31 for 31
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31 for 31

“The Angel of Death was summoned. He cannot return empty-handed.”

October 7th

The Devil Rides Out (1968)

31 for 31 is a curated film program for the month of October. Conceived of as a compilation mixtape, the program explores the historical and cultural legacy of Horror cinema. Consider this my billet-doux to the genre.

October 7th calls for a golden oldie and the instant go-to is Hammer Films. Having produced scores of Horror pictures in the ’60s and ’70s, the British studio, est. 1934, was instrumental in revitalizing time-worn figures like Dracula, Frankenstein, and The Mummy. Hammer was the Blumhouse of its day and, in cornering the Horror market, they made a figurative killing. Among over 100 titles to choose from, 1968’s The Devil Rides Out has long stood out as a crackling favorite.

In contrast to most Hammer productions, which embraced their campy nature, Devil plays things relatively straight. Based on a Dennis Wheatley novel of the same name, Director Terence Winter gives its source the respectful adaptation that it deserves. Essential in that pursuit was his casting of Sir Christopher Lee, human-extraordinaire, as the dashing Duc de Richleau, an unflappable aristocrat with Sherlock intuition and Tony Stark’s goatee. When de Richleau deduces that his young ward, Simon, is mixed up with a ghoulish gaggle of devil-worshippers, he springs into action. Following a daring rescue, Richleau and his Watson equivalent, Rex, battle the forces of darkness led by Mocata, the charismatic leader of the cult, who is determined to reclaim Simon and fellow inductee Tanith back into the fold. It all makes for one hell of a caper.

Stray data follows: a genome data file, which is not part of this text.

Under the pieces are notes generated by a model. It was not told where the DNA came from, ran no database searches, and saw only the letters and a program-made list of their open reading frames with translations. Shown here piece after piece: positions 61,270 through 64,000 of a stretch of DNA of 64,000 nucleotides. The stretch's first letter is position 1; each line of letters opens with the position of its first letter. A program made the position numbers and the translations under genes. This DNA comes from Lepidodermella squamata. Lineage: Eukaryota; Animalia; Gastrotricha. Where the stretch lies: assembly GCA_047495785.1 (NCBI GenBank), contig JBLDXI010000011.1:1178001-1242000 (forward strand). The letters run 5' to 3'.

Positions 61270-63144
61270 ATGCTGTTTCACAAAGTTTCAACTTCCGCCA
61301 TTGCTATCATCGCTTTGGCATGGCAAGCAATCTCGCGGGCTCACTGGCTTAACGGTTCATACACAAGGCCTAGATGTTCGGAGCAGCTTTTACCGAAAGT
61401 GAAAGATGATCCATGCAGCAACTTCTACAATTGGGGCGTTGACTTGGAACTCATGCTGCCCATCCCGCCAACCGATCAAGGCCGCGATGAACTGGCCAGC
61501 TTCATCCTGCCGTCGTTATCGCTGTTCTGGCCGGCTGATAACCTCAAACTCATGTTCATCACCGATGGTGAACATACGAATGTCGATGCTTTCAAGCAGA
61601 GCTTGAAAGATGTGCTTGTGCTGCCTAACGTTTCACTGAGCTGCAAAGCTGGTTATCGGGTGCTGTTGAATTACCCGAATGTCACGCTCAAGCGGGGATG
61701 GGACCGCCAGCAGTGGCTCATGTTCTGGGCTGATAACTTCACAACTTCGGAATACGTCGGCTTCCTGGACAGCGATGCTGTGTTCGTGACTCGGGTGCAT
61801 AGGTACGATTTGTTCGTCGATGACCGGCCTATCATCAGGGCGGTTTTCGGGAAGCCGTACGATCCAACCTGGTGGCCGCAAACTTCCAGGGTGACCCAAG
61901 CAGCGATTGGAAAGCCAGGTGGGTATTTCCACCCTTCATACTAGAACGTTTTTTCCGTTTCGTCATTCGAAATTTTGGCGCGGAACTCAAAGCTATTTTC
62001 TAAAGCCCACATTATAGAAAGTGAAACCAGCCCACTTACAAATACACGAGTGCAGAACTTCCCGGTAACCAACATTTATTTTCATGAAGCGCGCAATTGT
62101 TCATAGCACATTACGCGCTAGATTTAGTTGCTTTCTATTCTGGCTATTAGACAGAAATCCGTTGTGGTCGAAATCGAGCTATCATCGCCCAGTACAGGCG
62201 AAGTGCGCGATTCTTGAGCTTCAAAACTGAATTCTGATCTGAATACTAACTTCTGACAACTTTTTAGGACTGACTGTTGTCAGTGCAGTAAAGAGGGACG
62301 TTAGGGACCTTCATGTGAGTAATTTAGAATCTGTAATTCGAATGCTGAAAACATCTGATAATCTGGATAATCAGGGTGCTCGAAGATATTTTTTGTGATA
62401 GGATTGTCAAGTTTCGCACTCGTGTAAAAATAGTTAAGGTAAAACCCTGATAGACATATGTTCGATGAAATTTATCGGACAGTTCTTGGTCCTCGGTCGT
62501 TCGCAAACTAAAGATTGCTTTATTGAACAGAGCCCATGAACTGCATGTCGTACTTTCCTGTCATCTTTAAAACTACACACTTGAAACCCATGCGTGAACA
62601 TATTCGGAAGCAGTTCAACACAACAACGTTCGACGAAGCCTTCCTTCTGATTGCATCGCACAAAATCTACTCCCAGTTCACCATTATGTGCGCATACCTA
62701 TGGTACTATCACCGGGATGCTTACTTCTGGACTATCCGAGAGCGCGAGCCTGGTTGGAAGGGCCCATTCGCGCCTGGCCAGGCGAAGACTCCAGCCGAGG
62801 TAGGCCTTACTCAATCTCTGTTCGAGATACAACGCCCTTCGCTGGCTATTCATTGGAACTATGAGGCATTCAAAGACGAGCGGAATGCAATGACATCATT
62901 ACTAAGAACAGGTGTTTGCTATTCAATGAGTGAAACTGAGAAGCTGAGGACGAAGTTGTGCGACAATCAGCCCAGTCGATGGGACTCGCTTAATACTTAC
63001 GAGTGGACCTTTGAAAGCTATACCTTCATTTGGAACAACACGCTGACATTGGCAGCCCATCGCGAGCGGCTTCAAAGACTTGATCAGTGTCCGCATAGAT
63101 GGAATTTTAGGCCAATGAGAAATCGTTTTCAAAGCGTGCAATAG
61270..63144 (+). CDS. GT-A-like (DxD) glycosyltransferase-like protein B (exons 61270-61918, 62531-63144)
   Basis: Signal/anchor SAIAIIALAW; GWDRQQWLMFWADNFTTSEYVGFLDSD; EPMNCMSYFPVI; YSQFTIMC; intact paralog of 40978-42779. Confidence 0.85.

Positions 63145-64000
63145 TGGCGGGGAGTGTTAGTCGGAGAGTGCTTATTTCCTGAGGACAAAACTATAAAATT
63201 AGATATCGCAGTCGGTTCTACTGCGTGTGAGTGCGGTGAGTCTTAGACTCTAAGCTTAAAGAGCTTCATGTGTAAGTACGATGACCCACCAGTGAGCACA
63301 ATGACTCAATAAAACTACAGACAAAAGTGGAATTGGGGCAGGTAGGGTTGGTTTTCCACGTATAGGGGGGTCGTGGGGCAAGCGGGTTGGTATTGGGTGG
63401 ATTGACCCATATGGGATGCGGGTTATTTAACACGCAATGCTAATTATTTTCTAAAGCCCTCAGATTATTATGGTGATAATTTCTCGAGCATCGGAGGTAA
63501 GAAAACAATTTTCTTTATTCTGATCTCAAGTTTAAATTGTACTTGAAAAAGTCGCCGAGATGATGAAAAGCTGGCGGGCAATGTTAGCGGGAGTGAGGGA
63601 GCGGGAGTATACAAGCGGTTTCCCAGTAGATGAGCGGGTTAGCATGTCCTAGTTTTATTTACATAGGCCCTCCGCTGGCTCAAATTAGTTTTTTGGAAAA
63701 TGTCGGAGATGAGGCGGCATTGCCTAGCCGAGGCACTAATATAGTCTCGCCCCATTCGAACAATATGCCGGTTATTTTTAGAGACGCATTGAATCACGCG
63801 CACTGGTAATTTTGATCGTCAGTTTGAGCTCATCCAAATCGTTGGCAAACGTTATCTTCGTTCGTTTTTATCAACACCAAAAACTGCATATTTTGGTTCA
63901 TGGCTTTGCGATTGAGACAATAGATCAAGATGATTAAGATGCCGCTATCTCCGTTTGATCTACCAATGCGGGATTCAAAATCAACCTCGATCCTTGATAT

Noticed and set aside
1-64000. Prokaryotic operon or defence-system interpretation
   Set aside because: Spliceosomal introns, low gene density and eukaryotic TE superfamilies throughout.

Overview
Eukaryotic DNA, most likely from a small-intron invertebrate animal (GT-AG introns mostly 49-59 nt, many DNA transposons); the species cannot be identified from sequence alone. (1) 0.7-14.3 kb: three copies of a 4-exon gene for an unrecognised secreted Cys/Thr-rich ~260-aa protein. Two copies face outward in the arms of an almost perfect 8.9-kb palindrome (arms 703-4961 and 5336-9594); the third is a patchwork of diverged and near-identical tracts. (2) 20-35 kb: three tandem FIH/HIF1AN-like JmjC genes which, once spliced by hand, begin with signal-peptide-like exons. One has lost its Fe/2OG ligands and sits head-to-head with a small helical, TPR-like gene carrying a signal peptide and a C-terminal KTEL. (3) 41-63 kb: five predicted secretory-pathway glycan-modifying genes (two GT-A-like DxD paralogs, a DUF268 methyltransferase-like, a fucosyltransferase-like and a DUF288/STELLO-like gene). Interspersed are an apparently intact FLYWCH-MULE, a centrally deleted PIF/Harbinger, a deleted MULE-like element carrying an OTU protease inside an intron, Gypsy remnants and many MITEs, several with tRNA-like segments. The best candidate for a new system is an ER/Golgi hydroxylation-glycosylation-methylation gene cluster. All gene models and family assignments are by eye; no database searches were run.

Sir Lee starred in over 100 films. But for my money, his turn as the Duc de Richleau ranks among his finest roles. Think the 1920s version of the Dos Equis Guy, made easy given it’s not far off from playing himself. A testament to his slickness, Sir Lee is somehow able to make the Duc’s absurd character of an enlightened polymath believable. When he surmises — within seconds— that his impressionable ward’s “Astronomy Club” is actually a bunch of Satanists, we can only trust in his flawless instinct. Dabbling in the occult just happens to be among Richleau’s many hobbies. It wasn’t a term in the ’60s, but today we’d call that BDE.

The Devil Rides Out is the sort of charming romp that nowadays is rarely seen. Dated? No doubt, but its galloping pace, interesting characters, and vibrant production design keep the whole enterprise afloat. It’s Halloween fare you won’t normally catch on TV. So if you’re looking for something a little more classiqué; this ride worth seeking out.

Available on… there’s a bootleg on Dailymotion…

Tomorrow’s Clue: Contract

Do you know what’s scarier than anything on this list? 4 more years of Donald Trump. Please remember to register to vote and consider donating to the campaign to elect Joe Biden.



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